Singapore-based fintech investor tryb has become the first Southeast Asia-based venture capital (VC) firm to invest in the region’s sharia fintech industry by backing a pre-seed round for Indonesian startup Alami.
The deal, which was sealed earlier this year, marks only the second VC funding raised by a sharia fintech startup in Southeast Asia. Last year, Malaysia’s Ethis Ventures had bagged funding from Swiss VC firm Mountain Partners.
Other players in the space have been restricted to relying on angel investors and capital grants as VCs still seem hesitant to place a bet on the industry despite a sizeable market and considerable growth in the number of players, particularly in Indonesia.
Indonesia is home to the largest Muslim population in the world. This, coupled with an unbanked population as high as 64 per cent, makes for a large potential market. According to a 2017 Sharia Fintech Business Study published by state telco firm Telkom Indonesia, the sharia fintech market is worth up to 7.3 trillion rupiah ($525 million).
Tryb, which focuses its investments in the Southeast Asian fintech market, said its decision to invest in Alami was driven by the belief that the Jakarta-based company will be able to capitalize on this huge market opportunity.
“The sharia fintech market is a huge and untapped market in Indonesia with significant growth prospects. Fintech adoption and rising demand from across customer segments (e.g. SMEs, millennials and underbanked) will allow sharia finance to increase the share of total assets in Indonesia…The time is now for sharia finance to grow rapidly in Indonesia driven by significant unmet demand from borrowers and financiers,” said tryb principal Herston Powers.
Alami currently operates as a marketplace for Islamic finance, working with sharia banks to facilitate SME invoice financing. The company recently obtained a peer-to-peer (P2P) license from the country’s Financial Services Authority (OJK) and is set to soon expand its business into the sharia-compliant P2P lending space.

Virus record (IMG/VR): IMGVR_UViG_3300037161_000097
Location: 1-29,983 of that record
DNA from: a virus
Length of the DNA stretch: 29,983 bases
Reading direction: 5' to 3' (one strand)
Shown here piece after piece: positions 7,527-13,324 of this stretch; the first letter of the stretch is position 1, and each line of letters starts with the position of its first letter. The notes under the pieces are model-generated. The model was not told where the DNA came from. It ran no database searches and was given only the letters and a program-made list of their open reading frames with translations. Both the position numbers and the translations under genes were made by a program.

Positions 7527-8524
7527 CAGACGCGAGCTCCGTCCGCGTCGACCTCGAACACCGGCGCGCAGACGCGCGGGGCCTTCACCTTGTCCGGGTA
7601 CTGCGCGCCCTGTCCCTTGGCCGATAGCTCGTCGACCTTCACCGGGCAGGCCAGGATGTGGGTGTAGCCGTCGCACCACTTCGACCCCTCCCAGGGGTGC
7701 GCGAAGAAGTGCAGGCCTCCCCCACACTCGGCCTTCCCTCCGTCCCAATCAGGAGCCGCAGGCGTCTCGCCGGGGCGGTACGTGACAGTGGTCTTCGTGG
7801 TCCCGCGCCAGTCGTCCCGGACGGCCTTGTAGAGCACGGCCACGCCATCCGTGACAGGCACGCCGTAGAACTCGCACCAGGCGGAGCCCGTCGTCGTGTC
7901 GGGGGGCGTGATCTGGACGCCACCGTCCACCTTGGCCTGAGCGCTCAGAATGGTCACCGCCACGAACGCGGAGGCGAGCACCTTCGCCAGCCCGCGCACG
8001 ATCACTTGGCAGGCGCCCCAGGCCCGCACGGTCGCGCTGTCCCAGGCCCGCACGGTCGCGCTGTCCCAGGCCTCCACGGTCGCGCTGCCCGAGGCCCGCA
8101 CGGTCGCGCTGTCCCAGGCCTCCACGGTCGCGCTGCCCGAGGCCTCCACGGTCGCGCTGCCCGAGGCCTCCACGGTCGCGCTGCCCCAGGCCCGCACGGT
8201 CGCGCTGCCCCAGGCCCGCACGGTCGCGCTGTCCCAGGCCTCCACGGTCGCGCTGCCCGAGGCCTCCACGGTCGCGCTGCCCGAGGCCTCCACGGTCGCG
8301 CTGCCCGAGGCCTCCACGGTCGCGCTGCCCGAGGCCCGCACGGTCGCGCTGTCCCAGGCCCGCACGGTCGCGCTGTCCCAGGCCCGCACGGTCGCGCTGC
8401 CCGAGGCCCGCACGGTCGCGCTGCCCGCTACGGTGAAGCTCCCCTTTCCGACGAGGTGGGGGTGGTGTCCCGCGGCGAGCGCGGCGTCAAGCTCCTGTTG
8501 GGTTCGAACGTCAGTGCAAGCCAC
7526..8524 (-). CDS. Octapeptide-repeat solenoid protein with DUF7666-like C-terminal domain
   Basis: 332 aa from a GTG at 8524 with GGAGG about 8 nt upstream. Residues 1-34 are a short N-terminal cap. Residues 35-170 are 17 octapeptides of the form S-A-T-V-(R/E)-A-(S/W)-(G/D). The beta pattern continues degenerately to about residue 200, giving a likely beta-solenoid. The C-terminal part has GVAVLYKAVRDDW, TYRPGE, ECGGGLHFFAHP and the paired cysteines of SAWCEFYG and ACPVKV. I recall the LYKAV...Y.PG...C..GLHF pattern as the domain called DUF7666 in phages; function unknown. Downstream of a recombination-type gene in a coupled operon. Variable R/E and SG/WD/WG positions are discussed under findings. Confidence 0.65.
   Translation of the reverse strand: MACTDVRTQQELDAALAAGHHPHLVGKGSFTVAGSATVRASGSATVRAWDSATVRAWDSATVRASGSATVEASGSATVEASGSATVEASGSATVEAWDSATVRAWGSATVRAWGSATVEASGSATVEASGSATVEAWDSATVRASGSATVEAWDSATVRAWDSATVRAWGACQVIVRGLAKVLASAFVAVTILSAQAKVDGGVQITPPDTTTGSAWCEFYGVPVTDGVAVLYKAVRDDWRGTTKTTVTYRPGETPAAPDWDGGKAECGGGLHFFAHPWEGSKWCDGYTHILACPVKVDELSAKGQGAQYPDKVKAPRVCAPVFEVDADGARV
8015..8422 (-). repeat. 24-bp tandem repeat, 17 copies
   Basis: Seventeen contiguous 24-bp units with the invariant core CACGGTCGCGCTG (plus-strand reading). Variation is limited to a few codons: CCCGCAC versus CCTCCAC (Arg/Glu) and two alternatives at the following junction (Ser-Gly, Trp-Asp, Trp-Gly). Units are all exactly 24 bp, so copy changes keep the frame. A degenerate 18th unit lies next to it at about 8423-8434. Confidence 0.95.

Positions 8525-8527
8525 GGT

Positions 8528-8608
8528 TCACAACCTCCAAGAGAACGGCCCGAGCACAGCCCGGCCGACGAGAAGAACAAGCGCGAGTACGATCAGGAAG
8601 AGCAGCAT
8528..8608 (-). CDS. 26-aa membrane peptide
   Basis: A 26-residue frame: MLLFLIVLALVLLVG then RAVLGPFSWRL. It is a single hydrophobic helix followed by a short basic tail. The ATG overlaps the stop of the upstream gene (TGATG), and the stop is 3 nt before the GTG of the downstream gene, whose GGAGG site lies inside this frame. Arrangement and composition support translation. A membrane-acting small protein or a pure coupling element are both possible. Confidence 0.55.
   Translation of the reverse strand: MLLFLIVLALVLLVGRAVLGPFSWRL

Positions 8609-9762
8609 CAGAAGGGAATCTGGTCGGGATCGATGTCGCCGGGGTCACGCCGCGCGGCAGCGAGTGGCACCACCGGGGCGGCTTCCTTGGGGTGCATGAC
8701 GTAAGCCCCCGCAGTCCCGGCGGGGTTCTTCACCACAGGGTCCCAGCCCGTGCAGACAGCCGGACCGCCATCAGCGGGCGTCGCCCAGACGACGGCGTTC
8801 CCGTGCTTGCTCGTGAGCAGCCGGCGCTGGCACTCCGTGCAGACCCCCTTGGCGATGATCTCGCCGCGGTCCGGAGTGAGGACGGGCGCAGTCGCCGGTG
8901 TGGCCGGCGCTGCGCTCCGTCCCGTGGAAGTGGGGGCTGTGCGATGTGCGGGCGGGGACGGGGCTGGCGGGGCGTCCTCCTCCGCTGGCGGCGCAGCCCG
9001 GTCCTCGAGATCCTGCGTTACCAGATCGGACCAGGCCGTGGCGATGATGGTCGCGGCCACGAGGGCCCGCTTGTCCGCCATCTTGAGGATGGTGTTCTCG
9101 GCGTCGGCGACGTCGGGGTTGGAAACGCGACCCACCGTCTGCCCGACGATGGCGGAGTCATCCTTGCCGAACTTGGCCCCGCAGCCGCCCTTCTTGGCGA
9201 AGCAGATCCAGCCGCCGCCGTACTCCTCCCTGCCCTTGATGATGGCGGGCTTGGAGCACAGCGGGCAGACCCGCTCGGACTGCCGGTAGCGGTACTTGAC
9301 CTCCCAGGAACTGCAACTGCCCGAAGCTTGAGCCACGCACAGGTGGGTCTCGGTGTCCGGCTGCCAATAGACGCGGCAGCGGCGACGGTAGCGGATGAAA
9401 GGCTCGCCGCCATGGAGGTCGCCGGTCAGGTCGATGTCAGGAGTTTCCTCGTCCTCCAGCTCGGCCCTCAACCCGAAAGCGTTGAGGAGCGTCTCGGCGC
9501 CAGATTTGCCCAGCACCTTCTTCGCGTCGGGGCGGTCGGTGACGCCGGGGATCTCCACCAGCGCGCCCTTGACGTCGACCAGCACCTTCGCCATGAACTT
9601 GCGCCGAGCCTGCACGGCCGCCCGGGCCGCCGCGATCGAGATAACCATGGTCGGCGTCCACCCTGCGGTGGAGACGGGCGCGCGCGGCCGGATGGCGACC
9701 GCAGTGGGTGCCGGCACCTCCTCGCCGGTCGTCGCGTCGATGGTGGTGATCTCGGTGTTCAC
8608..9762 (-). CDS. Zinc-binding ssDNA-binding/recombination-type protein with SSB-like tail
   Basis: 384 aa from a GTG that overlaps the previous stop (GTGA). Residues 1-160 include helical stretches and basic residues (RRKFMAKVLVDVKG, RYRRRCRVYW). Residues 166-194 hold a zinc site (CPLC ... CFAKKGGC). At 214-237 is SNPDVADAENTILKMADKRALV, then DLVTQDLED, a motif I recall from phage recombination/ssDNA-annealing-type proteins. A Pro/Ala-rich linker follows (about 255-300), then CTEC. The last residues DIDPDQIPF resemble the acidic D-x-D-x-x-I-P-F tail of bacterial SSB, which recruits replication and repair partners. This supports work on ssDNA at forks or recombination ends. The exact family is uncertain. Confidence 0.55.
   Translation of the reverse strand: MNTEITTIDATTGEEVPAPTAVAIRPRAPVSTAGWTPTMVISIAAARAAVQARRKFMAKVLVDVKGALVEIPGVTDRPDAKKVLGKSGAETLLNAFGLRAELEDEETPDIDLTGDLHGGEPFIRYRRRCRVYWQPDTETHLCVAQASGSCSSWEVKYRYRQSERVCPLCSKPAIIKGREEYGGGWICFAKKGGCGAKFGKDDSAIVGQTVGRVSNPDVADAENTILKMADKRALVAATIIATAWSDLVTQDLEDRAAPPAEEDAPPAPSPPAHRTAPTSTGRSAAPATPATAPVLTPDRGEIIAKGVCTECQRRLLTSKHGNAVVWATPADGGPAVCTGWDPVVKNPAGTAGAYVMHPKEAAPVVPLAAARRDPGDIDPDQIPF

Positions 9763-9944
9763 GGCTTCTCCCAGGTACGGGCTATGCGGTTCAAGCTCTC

The main difference between sharia and conventional lending is how the returns are structured. Islamic law prohibits interest income, which is seen as an unjust and unscrupulous way of obtaining wealth. Sharia-compliant financial institutions replace this with a profit (and risk)-sharing scheme – which some, even those beyond the sharia market, see as a more just model.
According to Powers, the perceived lack of trust among consumers on aspects like fairness may be one of the hidden contributors to low banking penetration, and it is something sharia fintech players like Alami can address through its products. The startup, he said, is able to offer products that follow the same principles their consumers use in conducting their own business and living their own lives.
“We believe a significant number of Indonesians will prefer partners and products that fit their values and it will be natural for Alami to expand its product offerings to support the full life-cycle of its customers. We are looking forward with the perspective that the conditions in Indonesia are ripe for this segment to explode due to fintech adoption and demographics,” Powers said.
Commenting on the investment from tryb, Alami CEO Dima Djani said he believes the deal is not only a reflection of a change in tide for the sharia fintech industry but will also act as a catalyst for more VC fundings.
“Over time, we have experienced limited appetite from investors for this sector due to various factors. However, given the recent trends on both increase in Islamic lifestyle and rising middle class in Indonesia, I expect that investors will start looking at this sector,” he said.
Djani’s view is echoed by Erly Witoyo, CEO of Singapore-headquartered Kapital Boost, which is one of the pioneers in the region’s sharia fintech sector.
“I think a lot of investors see a big growth potential for Islamic-based fintech, given the large Muslim population in the SEA region and increased interest in ethical-based financing in general,” said Witoyo, whose company also operates in Indonesia and is a member of the country’s sharia fintech association.
According to Witoyo, whose company has received investment from an undisclosed third-party backer, one of the main challenges for players in the sharia fintech space is the regulations governing the sector, which he says are “mainly geared towards conventional fintech”.
In Indonesia, for example, sharia fintech lending startups have to comply not only with the OJK requirement of Rp 1 billion in capital to obtain a license but also with the Indonesian Ulema Council’s (MUI) diktat of setting up a Sharia Supervisory Board, a costly move. The companies must also undergo a business model review by the MUI.
At the moment, the Indonesian Sharia Fintech Association says it has 55 official and active members. Of these, only four are officially licensed.